by: Karen Cayamanda
Tuesday, March 8, 2016 |
Credit rating agency Standard & Poor's as well as local and US-based business leaders are optimistic that the next set of leaders in the Philippines will maintain the country's current economic reforms. This is according to a statement by the government's Investor Relations Office (IRO).
During the Philippines Business and Investment Forum (PBIF) held in New York last March 3, S&P's Sovereign Debt Committee Chair John Chambers said with the change in leadership after the national elections will not likely to reverse the reforms in the country.
The US-Philippines Society, an organization of business and civic leaders from the US and the Philippines, is also optimistic, as one member and retired Ambassador John Maisto said the next administration will likely maintain the economic policies set by the current administration.
According to the government, several economic accomplishments were achieved in the last six years, including the Sin Tax Reform Law, Foreign Banking Liberalization Act, amendments to the Cabotage law, Tax Incentives Management and Transparency Act, amendments to the charter of the Philippine Deposit Insurance Corporation, GOCC Governance Act of 2011, and the Philippine Competition Act. These milestones led to investment upgrades from various credit rating agencies as well as better rankings globally in terms of competitiveness. IRO added that these economic reforms aim to help develop policies promoting business and progress of the economy.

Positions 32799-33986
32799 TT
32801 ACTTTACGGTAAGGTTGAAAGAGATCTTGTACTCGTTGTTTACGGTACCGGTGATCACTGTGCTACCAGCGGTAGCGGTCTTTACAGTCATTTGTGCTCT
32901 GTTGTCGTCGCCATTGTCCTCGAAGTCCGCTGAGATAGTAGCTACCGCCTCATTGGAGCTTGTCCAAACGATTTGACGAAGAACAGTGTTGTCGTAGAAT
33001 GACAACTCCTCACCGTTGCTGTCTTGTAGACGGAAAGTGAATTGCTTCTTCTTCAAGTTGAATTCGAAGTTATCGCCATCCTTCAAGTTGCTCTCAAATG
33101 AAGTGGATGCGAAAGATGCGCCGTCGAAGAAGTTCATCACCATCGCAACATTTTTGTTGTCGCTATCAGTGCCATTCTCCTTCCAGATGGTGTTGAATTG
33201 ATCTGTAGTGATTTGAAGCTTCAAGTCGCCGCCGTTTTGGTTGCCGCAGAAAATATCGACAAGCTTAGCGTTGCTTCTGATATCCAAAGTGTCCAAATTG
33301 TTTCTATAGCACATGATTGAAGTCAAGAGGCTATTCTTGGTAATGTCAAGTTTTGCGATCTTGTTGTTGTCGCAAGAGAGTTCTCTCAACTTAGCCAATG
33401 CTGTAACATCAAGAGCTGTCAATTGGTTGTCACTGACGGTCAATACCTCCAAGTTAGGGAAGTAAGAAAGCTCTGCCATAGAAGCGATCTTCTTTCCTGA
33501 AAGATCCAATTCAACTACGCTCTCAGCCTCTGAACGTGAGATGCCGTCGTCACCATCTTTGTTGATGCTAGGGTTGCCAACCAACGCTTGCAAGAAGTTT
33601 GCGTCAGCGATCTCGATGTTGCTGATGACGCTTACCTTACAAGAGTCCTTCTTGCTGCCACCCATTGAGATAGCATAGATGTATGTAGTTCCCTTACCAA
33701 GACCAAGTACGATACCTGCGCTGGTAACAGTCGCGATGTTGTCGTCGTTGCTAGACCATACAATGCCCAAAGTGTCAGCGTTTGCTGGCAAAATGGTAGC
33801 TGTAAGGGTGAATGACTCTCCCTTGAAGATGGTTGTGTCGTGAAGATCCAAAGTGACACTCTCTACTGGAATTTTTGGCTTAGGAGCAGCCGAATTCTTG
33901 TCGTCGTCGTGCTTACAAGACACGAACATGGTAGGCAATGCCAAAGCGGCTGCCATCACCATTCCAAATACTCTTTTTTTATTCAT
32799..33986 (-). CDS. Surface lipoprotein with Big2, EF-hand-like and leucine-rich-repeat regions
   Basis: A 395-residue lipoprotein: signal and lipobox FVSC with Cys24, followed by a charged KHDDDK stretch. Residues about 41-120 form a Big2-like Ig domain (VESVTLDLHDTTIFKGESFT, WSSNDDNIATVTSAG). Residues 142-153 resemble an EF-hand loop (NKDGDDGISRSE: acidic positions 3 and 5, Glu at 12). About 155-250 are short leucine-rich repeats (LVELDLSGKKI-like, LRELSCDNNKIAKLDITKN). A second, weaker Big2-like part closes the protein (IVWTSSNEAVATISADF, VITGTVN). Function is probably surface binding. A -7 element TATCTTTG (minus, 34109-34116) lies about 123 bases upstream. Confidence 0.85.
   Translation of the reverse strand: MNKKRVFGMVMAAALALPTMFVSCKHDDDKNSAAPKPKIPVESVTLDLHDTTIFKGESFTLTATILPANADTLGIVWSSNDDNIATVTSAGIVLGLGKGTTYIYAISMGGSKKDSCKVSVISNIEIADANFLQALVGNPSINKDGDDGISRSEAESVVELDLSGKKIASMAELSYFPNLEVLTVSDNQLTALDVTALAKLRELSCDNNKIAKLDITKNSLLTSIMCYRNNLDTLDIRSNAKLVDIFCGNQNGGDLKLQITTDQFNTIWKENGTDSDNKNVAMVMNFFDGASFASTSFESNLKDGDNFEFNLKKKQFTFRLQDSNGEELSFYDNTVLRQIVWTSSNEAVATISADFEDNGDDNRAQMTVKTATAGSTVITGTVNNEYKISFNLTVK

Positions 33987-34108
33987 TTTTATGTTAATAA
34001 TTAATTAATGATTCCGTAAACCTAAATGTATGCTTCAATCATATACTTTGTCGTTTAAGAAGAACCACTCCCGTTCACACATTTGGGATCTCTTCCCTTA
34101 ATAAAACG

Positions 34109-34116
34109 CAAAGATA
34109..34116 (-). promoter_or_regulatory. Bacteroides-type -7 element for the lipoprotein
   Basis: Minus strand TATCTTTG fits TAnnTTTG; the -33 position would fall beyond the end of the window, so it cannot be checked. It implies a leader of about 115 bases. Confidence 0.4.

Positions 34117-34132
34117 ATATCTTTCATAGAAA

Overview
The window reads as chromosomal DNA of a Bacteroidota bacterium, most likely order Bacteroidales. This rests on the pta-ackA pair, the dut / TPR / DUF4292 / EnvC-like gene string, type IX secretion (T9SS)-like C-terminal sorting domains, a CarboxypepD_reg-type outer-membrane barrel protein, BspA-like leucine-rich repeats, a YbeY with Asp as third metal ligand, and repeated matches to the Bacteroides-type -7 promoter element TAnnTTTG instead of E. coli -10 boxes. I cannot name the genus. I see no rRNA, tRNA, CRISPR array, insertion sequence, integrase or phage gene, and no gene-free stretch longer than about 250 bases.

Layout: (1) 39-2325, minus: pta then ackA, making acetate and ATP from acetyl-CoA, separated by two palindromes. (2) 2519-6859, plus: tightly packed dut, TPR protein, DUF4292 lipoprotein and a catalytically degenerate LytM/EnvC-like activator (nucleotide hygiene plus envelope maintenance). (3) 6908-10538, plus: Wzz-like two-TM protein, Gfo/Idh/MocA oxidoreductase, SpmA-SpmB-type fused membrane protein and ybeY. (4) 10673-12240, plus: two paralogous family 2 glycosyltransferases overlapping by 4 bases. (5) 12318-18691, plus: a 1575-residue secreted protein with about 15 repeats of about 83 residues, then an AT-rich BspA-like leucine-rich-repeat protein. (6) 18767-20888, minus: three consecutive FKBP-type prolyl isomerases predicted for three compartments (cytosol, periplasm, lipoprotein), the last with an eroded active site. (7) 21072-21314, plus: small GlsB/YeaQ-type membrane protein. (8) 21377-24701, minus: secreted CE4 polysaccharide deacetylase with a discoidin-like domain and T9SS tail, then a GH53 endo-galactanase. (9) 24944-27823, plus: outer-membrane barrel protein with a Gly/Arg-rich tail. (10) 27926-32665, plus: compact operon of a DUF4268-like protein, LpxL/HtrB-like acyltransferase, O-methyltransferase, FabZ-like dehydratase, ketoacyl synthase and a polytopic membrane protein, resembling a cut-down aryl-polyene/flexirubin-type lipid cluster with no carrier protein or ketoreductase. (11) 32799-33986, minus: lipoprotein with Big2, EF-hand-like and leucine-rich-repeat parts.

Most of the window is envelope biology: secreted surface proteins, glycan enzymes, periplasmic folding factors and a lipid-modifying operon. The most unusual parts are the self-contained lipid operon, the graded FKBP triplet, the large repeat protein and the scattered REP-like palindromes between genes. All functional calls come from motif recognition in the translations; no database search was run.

Maisto also sees it unlikely that the change in leadership will affect the current favorable credit standing of the country (S&P's rating for the Philippines is BBB), as well as its position as an attractive investment destination which is also dubbed as one of the bright spots in the region.
With an average GDP growth of 6.2 percent in the last six years, the country is considered as one of the fastest-growing economies in the world, amid economic woes. Also, international agencies such as the International Monetary Fund (IMF) and World Bank believe that it will be able to sustain growth despite external threats.